Bethany Krajelis Jul. 11, 2014, 5:13pm
A Chicago Blackhawks’ fan who claims he sustained neurological injuries after a puck hit him in the head at a Stanley Cup Playoff game appears to be looking into filing a lawsuit, but wants some more information so he can aim it in the right direction.
Attorneys for Gerald and Michelle Green filed a petition for pre-suit discovery Thursday in the Cook County Court, seeking permission for the issuance of a summons in order to identify those potentially responsible for his injuries.
Gerald was “struck in the head by a puck traveling at high velocity” during a May 2 Hawk's game, according to the petition, which notes he was sitting in the ninth row of section 119 at the United Center.
That game marked the Blackhawk’s first meeting with the Minnesota Wild in the second round of the Stanley Cup Playoffs. The Hawks won that game and series, before losing in the Western Conference finals to the Los Angeles Kings, who went on to nab the 2014 title.
The May 2 incident allegedly left Gerald with “severe neurological injury.” A May 7 post on NBC’s website states “Green’s family confirmed he spent several days in the intensive care unit at Rush University Medical Center where he was being treated for a fractured skull.”
If the recently-filed court document is any indication, attorneys for the Greens are looking to target a potential suit at those associated with the netting at the arena that is intended to deflect flying pucks.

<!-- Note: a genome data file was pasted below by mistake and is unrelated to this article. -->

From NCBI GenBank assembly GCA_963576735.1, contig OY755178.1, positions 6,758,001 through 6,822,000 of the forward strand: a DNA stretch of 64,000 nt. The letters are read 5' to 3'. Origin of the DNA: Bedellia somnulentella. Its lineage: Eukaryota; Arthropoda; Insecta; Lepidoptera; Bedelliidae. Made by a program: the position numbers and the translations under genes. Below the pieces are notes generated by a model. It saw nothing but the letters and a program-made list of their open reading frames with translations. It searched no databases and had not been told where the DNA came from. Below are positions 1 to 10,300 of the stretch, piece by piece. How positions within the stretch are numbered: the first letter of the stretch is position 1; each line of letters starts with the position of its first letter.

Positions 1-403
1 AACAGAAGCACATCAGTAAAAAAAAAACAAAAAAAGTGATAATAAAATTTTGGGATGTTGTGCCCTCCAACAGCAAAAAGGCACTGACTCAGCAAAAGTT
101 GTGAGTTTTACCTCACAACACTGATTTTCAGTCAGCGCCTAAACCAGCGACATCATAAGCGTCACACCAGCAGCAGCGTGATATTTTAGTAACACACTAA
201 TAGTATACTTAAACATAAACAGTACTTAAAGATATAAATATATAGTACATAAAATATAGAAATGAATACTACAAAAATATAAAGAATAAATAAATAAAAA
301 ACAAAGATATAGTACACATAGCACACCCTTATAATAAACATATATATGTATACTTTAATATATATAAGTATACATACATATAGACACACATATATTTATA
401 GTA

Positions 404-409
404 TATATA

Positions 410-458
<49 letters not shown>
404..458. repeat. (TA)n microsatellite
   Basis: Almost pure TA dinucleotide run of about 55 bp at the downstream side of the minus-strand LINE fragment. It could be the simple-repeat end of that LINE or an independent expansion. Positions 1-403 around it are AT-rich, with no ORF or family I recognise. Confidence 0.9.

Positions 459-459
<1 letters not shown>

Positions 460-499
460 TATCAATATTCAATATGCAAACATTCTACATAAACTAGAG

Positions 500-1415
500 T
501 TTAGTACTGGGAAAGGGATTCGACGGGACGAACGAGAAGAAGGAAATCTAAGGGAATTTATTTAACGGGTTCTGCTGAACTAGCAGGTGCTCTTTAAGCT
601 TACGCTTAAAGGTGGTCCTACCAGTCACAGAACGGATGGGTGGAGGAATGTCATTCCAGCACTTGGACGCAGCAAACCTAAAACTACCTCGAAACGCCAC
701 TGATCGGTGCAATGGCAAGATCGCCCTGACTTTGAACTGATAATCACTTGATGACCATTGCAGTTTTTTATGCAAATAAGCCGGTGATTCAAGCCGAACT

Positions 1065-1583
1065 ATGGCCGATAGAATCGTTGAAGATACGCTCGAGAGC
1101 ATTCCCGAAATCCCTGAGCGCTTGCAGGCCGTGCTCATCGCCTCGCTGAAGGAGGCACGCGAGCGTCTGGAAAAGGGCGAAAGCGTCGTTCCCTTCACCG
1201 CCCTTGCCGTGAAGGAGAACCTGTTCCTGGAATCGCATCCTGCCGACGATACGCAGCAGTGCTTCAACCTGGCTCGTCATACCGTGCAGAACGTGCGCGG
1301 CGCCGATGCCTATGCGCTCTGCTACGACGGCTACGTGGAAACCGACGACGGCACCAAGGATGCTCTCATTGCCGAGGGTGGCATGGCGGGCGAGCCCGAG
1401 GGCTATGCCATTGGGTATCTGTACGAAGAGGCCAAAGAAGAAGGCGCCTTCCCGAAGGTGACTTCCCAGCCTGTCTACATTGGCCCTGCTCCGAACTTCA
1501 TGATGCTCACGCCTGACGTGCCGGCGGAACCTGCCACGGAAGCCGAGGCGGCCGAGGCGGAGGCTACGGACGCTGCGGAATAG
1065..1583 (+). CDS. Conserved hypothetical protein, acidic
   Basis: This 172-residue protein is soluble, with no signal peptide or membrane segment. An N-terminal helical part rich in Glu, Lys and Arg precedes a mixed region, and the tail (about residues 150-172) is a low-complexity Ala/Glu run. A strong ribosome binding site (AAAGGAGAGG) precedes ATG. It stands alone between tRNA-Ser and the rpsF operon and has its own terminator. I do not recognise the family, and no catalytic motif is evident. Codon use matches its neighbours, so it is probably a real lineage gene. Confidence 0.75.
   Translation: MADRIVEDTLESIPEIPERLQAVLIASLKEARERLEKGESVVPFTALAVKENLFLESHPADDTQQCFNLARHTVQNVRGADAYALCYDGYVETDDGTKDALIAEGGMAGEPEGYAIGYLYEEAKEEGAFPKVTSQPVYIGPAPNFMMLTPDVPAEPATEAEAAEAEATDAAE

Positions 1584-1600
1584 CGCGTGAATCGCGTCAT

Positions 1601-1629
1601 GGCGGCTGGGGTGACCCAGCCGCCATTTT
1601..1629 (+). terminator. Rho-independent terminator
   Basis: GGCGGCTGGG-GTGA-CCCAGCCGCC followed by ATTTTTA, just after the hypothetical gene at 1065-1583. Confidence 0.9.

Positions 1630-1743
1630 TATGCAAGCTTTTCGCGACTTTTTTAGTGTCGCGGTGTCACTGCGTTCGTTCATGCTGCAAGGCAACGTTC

The Greens’ petition seeks pre-suit discovery from the Blackhawks Hockey Team Inc., the United Center Joint Venture and the National Hockey League to identify "persons and entities involved in and documents pertaining to the design, manufacture, assembly, installation, testing, positioning and sale of the netting hung in the United Center to prevent injuries to fans like Gerald.”
They specifically want the trio to provide them with the following information:
- Work orders, service requests and maintenance logs, as well as any related documents, for the netting since its installation;
- documents identifying and describing the duties and tasks of those responsible for maintaining the netting;
- building surveillance footage capturing the May 2 incident;
- identification individuals and entities, including contractors, involved in the design, construction and/or decision-making regarding the placement or size or the netting;
- copies of contracts containing provisions about the netting, its repair, maintenance, size or placement, and liability and/or indemnification;
- all documents, including internal emails and memos, about the May 2 incident;
- documents dealing with any analysis or assestment of the netting's size or placement;
- and any reports or documentation about incidents in which individuals were hit by pucks at the United Center since the netting was first installed.
The Greens also asked for depositions of individuals who are currently unknown, but related to the topics mentioned in the documents they requested.
In addition to seeking a judge's permission to issue summons against the Hawks, United Center and NHL before filing a suit, the Greens want the court to set a hearing within 14 days of the summons’ issuance.
As of late Friday afternoon, it was unclear whether the pre-suit discovery petition was granted or even assigned to a judge.
Chicago attorneys Bob Clifford, Colin Dunn and Kristofer Riddle of Clifford Law Offices filed the petition on the Greens' behalf.